Installing a Washdown Pump - Gemini 105 M

On Kentucky Lake there is alot of clay and mud that we anchor in which holds great but it leaves a mess. Also, there are lots of bugs that seem to like the white surface of a cat. I just had to have a washdown pump. I decided that I didn't want to put in another thru-hull and I didn't want to run the lines very far, so, I bought a washdown pump kit from West Marine and installed the strainer in-line with the thru-hull for the head and tee'd it off. the blue stained hose goes to the head and the straight thru hose goes up to the washdown pump routed past the holding tank.
This picture shows the routing of the hose coming up from the tee (shown above) thru the shelf that will be reinstalled in the sail locker. I had to use a dremel tool to make a cut in that shelf, unscrew the screws and cut the 5200 before I could get it to come off. I then cut an access hole for the hose you see to the left and got the shelf ready to reinstall. But I didn't reinstall it yet because of a project that you will see below.
I mounted the pump on the bulkhead using screws and washers. The pump mounts with vibration dampers. The wiring I paralleled off of the macerator pump that was up front (not used in Kentucky) and I knew we wouldn't use both at the same time. So, the #12 wire was spliced into and wired to the washdown pumps supply with it's own switch.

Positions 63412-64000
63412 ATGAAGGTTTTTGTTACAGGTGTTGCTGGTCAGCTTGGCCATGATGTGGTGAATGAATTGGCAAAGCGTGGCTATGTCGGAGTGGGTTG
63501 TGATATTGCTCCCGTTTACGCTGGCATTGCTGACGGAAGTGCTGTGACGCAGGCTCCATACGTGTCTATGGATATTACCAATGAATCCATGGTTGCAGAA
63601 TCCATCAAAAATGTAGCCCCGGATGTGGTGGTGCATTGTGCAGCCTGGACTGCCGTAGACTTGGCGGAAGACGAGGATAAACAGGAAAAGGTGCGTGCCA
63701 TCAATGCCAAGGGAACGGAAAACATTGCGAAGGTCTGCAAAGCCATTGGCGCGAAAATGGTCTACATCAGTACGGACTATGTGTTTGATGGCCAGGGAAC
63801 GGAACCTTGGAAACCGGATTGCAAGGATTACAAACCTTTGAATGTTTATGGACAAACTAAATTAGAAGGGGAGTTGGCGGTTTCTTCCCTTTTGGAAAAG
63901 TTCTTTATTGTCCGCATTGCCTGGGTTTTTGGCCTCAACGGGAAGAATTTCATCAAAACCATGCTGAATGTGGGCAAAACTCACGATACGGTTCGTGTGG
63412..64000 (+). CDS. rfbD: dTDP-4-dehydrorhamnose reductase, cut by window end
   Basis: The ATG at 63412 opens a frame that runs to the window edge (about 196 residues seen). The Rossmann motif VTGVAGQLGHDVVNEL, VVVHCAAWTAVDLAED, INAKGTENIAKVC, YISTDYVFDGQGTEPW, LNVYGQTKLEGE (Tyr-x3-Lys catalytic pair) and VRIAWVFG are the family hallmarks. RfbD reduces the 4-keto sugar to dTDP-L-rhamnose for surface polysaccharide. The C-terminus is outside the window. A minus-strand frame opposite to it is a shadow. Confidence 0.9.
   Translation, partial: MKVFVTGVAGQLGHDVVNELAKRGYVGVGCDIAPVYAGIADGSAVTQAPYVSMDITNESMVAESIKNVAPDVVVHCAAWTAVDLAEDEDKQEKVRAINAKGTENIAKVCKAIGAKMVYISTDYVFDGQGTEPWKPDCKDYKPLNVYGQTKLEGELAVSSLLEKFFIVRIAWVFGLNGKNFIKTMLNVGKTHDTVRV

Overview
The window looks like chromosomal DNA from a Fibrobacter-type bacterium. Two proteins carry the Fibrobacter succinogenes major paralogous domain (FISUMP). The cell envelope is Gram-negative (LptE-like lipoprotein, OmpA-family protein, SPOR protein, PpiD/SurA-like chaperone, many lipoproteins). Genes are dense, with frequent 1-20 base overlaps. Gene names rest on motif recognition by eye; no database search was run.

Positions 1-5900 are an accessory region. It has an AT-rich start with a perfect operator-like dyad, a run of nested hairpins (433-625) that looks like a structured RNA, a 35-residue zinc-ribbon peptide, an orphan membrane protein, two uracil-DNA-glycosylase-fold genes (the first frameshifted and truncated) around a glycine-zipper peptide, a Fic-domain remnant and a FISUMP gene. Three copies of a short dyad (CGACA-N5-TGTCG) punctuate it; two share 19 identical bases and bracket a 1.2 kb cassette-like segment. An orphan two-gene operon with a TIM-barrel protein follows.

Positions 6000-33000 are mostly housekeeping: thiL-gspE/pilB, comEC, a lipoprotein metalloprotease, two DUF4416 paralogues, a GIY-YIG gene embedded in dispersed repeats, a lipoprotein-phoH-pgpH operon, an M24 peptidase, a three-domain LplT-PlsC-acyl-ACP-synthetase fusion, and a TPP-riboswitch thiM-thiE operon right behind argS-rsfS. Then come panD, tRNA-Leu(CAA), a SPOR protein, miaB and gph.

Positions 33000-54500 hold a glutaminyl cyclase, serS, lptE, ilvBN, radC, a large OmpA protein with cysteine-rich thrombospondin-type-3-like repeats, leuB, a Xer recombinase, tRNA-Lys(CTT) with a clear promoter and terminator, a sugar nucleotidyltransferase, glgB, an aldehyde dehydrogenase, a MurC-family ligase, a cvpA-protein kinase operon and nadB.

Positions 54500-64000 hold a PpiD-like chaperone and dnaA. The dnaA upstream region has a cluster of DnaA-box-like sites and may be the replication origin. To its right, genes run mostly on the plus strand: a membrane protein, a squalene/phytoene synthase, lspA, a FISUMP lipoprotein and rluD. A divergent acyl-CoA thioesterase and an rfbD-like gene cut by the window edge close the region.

I cut an access hole through the anchor locker and after putting a clamp on the hose on both sides, I used 5200 to seal up the hole and also provide holding power. On the other side, I had clamped a garden hose fitting on to the hose that I attached a 50ft recoiling hose and a great spray end. It has lots of settings but the two we like the best are the jet for washing the anchor chain and deck and the mist which we use on ourselves. This is one of the neatest projects I've done to date and wouldn't have a boat without a washdown pump in the future!

Web Page by Jim Faughn